Almost a month ago I posted about the end of Port Rowan, and about trying to decide how to fill my new layout space. Since nobody has been able to see the space because of the current pandemic, here’s a peak at the room courtesy of the real estate listing…
As you can see, it’s a nicely finished space. It’s also larger than my previous space, by about 50%. (The exercise equipment, musical instruments, and mirror are not mine and are all gone.)
Rather than dive into detailed planning, I started with concept sketches. I did this because I want to build a model railway that takes advantage of the space and provides me with new research, modelling, and operating opportunities while still remaining achievable. But a big challenge in determining just what such a layout would look like has been understanding the space itself.
Very early on, I realized that drawing the room, over and over again, would kill any inspiration. Therefore what I did – and there’s nothing revolutionary here – is draw up a crude template on which I could draw concept sketches. I did this on quarter-inch graph paper, to the relatively small scale of “one square equals one foot”. Even so, I had to scan the room drawing in two halves and then stitch them together in PhotoShop. While I was there, I added a few labels.
The first sketch looked like this:
This one features the current location of my work desk (where I’m sitting as I type this). While leaving both blobs in the lower corners free seemed the obvious choice for turn back curves, I found that in the larger scales I prefer such as S and O that blob in the lower left proved problematic. A turn back loop would take up most of that space and still come too close to the bar.
As well, there’s a large map in that alcove, permanently glued to the wall and with its own lighting.
Having decided that I like the bar and the map and that they both would stay, I modified the sketch somewhat as seen here:
This collects all the non-layout uses of the space down at the left end and moves my work space out of the layout room into its own area: When, eventually, I can have guests over I will be able to control access to that space, which is a good thing.
I like this arrangement much better as it opens up the middle of the room to more possibilities.
As a fun exercise, I scaled a drawing of my Port Rowan layout to match the scale of this new space. It gives me a real appreciation of the difference:
I printed out a bunch of room templates – usually a half-dozen at a time – and had the printer resize them automatically to fit on a single sheet of paper. In the end, this resulted in squares of approximately 3/16″.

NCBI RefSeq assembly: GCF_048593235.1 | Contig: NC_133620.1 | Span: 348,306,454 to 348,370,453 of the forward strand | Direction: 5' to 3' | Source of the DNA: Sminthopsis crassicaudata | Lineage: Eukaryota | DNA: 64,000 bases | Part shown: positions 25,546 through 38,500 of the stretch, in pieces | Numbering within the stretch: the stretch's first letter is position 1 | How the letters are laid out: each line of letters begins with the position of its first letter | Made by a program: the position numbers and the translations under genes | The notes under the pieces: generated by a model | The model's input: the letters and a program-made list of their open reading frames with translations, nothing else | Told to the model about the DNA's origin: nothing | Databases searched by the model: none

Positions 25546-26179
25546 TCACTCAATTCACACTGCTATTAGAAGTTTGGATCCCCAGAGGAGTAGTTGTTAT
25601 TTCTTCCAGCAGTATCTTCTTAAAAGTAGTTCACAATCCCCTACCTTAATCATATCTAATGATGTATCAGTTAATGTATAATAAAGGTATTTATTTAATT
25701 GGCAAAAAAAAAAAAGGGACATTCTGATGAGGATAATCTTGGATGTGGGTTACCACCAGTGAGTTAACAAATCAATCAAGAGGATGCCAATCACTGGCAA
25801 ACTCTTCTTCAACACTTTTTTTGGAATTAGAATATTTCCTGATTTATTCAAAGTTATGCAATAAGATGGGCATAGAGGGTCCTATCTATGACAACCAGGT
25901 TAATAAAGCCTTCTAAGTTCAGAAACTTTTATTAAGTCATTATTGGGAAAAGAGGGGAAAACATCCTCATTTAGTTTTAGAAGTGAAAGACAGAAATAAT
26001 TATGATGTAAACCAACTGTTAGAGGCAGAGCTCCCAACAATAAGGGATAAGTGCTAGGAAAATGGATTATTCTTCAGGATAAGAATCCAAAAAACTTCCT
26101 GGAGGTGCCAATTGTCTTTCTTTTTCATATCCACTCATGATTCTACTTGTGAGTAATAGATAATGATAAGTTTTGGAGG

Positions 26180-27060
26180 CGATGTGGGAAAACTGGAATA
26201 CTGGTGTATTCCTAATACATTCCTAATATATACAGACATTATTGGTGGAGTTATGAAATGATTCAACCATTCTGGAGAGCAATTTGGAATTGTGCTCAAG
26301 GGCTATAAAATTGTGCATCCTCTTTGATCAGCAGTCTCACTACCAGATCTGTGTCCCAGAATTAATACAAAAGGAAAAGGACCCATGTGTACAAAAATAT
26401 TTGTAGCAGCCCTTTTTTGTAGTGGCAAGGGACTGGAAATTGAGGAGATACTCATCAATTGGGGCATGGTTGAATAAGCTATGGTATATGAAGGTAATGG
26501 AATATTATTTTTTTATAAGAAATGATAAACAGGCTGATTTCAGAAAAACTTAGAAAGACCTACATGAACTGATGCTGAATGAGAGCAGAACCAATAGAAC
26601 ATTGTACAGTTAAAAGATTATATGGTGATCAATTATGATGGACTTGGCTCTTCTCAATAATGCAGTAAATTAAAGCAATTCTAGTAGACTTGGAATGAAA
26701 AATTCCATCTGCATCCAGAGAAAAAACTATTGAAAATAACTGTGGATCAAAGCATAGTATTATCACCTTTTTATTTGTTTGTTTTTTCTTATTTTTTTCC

Some may question whether that’s too small to do any good. And they would be right if I was trying to develop a final layout plan, ready for me to start building. But at this point, what I was most concerned with was broad brush strokes. I was answering questions like, “Can I fit a 60″ radius turn back loop in this space, or is 48″ radius the broadest I can go?” and “Can I put a peninsula up the middle of the room?” Once I determined that, I would be able to design plans in more detail.
My approach was inspired by, but different from, that used by the dean of layout design, the late John Armstrong. He used a technique he called designing “by the squares”. Briefly, his square was not a set size: it was the size that a quarter-circle of double track would fit into, at a radius determined by the equipment the plan was designed to run. (It’s an elegant solution but one I always had trouble using for my own designs – which is not a failure of the solution but of my ability to apply it.)
It’s one thing to look at photos or a room drawing: It’s quite another to understand what will fit, how people would interact with the space and with the the layout, and so on. When a space is large or unusually shaped, the challenges compound themselves and understanding is more important than ever.
I’ve drawn a few dozen concept sketches using both variants of the room arrangement and while most of them were awful, some are quite promising. I think I’ve now settled on a plan – at least, settled enough that I can break out the drafting gear and design something at a larger, more useful scale such as 1/2″ or 3/4″ to the foot.
But that’s a post for another day…